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Many Will Kick MGM's Tires, but Who Will Buy?

February 27, 1996|JAMES BATES

Metro-Goldwyn-Mayer Inc.'s recent history resembles that of Rocky Balboa, the main character in some of the best-known movies in its film library.

Moments away from being counted out, the studio struggled off the canvas and made a fight of it, releasing such successful films last year as "GoldenEye," "Get Shorty," "Species" and critics favorite "Leaving Las Vegas."

Now the moment of truth is quickly arriving. Will anybody want to buy MGM and its United Artists unit this year, especially at an asking price expected to be $1.5 billion to $2 billion, or more?

The studio's French owner--Consortium de Realisation--is considering recommendations from Wall Street investment banker Lazard Freres on how to divest the studio. The studio was spun off to the new entity during a government-orchestrated restructuring of Credit Lyonnais, the troubled French bank that seized the studio from Italian financier Giancarlo Parretti in 1992 when he defaulted on his loans. The bank had until May 1997 to sell the studio under U.S. banking laws.

Rumors of possible buyers range from PolyGram to Walt Disney Co. and General Electric Co. The mere fact that MGM is the hottest deal on the horizon says a lot about the downsizing of Hollywood's deal-making expectations in the year following Seagram Co.'s acquisition of MCA Inc. from Japan's Matsushita Electric Industrial Co., Westinghouse Corp.'s purchase of CBS Inc., Disney's acquisition of Capital Cities/ABC Inc. and Time Warner Inc.'s pending deal to buy Turner Broadcasting System Inc.

On the positive side, MGM's new management, led by Chairman Frank Mancuso, MGM Pictures head Mike Marcus and United Artists Pictures chief John Calley, revived a company that many had given up for dead. One of the single best moves was reviving the dormant James Bond with Pierce Brosnan in "GoldenEye."

The bad news is that the company's classic MGM library is long gone to Ted Turner, leaving the United Artists library that includes the "Rocky" films as well as such recent MGM pictures as "Thelma and Louise." That library still has some strings attached--largely because of cash-raising licensing deals Parretti cut.

The easiest prediction is that there will be many lookers but only a handful of serious suitors. Here is the early line on possible scenarios and potential bidders.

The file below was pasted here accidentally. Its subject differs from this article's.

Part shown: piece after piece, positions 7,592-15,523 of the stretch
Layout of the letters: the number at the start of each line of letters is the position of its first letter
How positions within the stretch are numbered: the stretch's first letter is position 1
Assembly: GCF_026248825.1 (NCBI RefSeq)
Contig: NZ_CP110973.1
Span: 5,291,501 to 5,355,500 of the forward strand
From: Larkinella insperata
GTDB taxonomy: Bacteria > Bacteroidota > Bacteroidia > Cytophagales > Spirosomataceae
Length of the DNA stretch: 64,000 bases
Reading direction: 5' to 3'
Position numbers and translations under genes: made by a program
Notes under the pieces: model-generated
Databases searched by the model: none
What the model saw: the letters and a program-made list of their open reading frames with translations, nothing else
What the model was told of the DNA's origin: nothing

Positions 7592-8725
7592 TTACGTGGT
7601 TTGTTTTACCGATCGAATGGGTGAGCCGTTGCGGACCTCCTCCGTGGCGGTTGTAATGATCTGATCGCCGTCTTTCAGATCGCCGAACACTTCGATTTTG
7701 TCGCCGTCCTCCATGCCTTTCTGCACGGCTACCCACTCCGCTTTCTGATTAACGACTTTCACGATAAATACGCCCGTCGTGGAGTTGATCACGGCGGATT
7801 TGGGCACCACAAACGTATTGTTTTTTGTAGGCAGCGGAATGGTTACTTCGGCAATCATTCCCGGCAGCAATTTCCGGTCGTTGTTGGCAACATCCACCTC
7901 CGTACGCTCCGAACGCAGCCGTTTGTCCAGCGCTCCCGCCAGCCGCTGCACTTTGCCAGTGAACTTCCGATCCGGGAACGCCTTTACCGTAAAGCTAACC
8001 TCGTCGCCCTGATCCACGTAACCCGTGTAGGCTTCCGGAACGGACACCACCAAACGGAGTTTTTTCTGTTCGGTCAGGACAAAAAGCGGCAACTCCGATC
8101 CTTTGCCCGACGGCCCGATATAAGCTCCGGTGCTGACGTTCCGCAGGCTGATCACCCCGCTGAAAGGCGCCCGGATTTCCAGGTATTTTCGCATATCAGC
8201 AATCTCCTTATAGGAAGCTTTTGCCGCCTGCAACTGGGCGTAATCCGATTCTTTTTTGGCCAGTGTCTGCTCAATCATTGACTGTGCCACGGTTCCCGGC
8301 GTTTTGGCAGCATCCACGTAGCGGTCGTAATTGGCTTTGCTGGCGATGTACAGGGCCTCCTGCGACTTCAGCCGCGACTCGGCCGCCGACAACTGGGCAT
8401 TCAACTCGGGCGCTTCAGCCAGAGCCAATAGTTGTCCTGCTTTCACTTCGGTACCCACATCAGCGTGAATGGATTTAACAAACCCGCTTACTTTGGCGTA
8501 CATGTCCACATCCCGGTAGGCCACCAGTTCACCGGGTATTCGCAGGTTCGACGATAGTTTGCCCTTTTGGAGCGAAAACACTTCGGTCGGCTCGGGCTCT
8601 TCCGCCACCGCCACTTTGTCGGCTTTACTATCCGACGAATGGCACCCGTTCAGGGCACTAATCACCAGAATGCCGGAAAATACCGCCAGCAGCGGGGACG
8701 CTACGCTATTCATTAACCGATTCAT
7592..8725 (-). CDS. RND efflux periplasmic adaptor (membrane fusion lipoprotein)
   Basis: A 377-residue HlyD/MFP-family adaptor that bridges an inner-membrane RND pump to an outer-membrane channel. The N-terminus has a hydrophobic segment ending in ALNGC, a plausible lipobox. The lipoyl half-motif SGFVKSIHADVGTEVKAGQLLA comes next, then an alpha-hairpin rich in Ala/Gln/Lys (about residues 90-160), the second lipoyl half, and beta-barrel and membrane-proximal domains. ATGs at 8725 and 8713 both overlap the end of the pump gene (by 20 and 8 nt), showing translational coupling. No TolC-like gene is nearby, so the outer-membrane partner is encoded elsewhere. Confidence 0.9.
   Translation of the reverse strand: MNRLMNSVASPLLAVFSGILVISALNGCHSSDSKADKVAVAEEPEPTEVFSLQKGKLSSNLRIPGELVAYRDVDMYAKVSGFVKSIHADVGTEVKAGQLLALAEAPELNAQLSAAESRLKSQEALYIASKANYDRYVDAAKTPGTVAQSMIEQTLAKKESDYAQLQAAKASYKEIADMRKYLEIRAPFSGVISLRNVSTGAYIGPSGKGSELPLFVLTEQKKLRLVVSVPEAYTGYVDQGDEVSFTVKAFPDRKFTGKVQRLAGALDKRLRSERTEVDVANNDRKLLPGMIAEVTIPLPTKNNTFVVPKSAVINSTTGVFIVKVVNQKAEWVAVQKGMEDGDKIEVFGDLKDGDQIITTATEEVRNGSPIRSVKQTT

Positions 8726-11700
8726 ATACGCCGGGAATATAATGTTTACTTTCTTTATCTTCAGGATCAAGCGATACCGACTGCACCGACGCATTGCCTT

Scenario 1: The wannabes.

This includes all those companies that for years have been rumored to be studio buyers. This list includes PolyGram, Bertelsmann and cable giant Tele-Communications Inc.

Count out Bertelsmann. Sources say the giant German media company isn't interested, considers the studio overvalued and has no plans to jump into the movie business.

TCI is a long shot as well, in part because it's unlikely that the highly leveraged company would pay cash, which the French no doubt would prefer.

That leaves PolyGram, controlled by Dutch electronics giant Philips. It's already building its own film distribution business, nearly bought ailing Samuel Goldwyn Co. and wanted to bid for MCA but couldn't because Seagram had locked up exclusive negotiations.

Much was made of it recently when PolyGram Chairman Alain Levy stated the obvious: that if MGM became available, the company would look at it. No matter that nearly every major entertainment company will kick these tires.

A lot of people in Hollywood believe PolyGram is the leading candidate. But the company has shown that it's willing to drop out when the price gets too steep, as it did when Metromedia International Group Inc. usurped its agreement to buy Samuel Goldwyn.

One possibility: PolyGram joins a group of other European companies, such as Chargeurs, in a consortium to bid.

Scenario 2: Reverse vertical integration theory.

Disney, a company with a studio, vertically integrates by adding a network, ABC. Does that mean CBS or NBC will want MGM?

It's fun to speculate about this one, but don't bet on it. Neither company needs a movie distribution company.

Scenario 3: Another studio.

Some Hollywood executives see Disney as a potential buyer because the company could bolster its library of live-action films, and could further exploit the MGM name in theme parks as it does now at a park in Florida under a previous agreement. Also, its new president, Michael Ovitz, knows the asset well from his previous incarnation as chairman of Creative Artists Agency. He advised Credit Lyonnais on what to do about MGM.

Although Disney has looked at the studio in the past, this one is a long shot. Studios are immediately put off by a video distribution deal Parretti cut with Warner Bros. that stretches into the next decade.

Ultimately for any studio, the issue comes down to whether the capital needed to buy MGM is better spent elsewhere. With the majors, the answer is probably yes.

Scenario 4: The rich.

Ego is hard to predict. The names of billionaires Kerry Packer and Ronald Perelman have been floated so many times many don't take them seriously anymore.

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